In A Perfect Union, Catherine Allgor reveals that while Dolley’s gender prevented her from openly playing politics, those very constraints of womanhood allowed her to construct an American democratic ruling style, and to achieve her husband’s political goals. And the way that she did so—by emphasizing cooperation over coercion, building bridges instead of bunkers—has left us with not only an important story about our past but a model for a modern form of politics."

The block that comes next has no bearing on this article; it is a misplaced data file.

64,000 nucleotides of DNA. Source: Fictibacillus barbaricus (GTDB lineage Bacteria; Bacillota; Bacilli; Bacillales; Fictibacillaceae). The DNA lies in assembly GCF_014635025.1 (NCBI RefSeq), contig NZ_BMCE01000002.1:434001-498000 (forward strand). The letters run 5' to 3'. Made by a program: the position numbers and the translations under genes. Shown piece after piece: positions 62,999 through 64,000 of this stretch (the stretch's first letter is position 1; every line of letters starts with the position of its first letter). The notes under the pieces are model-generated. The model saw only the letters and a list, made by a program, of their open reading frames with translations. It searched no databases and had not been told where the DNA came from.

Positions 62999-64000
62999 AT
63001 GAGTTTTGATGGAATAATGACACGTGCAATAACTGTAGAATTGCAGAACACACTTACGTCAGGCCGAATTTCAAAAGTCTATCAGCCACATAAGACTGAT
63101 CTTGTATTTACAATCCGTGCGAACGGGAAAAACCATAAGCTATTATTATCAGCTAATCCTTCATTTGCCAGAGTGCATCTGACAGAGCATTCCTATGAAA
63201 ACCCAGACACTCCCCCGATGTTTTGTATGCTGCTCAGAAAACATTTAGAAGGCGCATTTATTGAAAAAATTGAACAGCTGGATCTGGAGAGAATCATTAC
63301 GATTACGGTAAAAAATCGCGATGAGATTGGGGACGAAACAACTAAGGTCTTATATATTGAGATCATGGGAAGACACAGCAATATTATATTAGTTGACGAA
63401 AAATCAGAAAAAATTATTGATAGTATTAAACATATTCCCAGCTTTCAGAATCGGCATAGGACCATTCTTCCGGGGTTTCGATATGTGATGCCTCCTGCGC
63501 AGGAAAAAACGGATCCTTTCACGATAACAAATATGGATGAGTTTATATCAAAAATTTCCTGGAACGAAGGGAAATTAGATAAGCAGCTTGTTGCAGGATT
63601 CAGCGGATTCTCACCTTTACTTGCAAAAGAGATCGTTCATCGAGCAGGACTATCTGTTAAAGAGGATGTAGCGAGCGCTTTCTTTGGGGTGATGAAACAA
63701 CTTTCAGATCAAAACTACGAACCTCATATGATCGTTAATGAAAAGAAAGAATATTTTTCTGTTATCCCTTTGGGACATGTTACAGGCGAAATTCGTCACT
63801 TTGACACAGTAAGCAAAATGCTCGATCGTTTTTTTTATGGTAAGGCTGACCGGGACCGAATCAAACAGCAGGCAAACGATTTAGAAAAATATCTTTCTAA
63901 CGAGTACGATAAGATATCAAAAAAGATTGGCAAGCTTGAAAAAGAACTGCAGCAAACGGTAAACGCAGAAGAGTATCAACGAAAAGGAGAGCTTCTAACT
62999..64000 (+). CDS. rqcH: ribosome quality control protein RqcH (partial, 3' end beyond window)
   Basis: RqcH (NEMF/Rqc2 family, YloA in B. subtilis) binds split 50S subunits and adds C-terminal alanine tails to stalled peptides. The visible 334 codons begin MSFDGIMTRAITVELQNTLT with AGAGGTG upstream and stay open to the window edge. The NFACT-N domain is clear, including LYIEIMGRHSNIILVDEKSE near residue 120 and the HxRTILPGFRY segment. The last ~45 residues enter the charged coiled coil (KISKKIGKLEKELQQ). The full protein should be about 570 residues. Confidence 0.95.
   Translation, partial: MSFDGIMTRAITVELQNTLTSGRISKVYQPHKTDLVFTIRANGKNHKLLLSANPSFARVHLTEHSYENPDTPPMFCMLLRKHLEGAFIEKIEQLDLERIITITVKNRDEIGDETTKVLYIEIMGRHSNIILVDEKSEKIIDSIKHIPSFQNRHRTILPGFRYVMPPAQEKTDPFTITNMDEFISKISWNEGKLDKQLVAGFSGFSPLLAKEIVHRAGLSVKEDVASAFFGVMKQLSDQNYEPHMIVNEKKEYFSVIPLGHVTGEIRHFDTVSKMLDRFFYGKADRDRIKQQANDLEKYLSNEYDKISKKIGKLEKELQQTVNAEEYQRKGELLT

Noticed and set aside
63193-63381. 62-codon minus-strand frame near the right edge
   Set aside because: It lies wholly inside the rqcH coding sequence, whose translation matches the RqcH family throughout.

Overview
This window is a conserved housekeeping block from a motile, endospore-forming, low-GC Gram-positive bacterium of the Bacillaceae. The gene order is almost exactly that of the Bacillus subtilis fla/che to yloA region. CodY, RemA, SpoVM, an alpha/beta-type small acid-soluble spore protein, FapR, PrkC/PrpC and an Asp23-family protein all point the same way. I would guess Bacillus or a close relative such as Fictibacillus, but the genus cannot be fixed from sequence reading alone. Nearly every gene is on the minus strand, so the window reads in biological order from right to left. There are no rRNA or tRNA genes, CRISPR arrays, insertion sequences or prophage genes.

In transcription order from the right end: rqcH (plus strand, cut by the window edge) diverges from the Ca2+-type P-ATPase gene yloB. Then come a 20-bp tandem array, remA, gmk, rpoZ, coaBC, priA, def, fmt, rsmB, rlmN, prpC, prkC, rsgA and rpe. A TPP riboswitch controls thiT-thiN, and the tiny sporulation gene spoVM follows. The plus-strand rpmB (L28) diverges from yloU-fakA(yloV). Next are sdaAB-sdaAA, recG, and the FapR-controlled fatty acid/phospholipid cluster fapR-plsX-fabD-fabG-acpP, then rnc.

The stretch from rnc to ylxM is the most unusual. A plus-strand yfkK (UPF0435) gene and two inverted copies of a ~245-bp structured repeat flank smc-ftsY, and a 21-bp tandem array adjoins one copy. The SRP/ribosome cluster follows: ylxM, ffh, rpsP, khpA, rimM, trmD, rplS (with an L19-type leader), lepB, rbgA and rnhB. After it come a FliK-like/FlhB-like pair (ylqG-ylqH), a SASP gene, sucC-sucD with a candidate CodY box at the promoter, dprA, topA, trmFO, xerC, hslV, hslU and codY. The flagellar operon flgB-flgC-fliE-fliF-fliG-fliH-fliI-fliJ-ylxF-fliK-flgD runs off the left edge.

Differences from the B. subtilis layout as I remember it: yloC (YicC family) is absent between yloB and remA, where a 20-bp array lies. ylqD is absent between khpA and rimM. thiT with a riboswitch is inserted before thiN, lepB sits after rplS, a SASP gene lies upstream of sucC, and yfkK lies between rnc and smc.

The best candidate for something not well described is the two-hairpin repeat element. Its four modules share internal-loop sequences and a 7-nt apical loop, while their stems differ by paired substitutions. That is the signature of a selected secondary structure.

My mother and I listened to this audio book when we traveled to Salt Lake City. It is filled with great historical information about the time leading up to James Madison's presidency, the eight years spent in Washington, the War of 1812, and then the Madison's retired life. I'm not too sure that Allgor doesn't idealize Dolley a bit too much, crediting her with changing the very course of American politics. Even so I enjoyed learning more about the political structure of that era, how Dolley decorated the White House before its destruction and the famous story of how she saved George Washington's portrait. She really was a fascinating person. Having said all that, I have to admit that this was not the most gripping tale to listen to on a long trip. I would advise reading it or listening to it in small tidbits as I did with the last disc. Plus, I feel like she skated through the last years of Mrs. Madison's life while presenting a huge amount of details of her life in Washington. On the reverse side, James is kind of overlooked during the presidential years but more is said of him after his term ends. I think I would like to read a book about Dolley that maybe I could pay better attention to.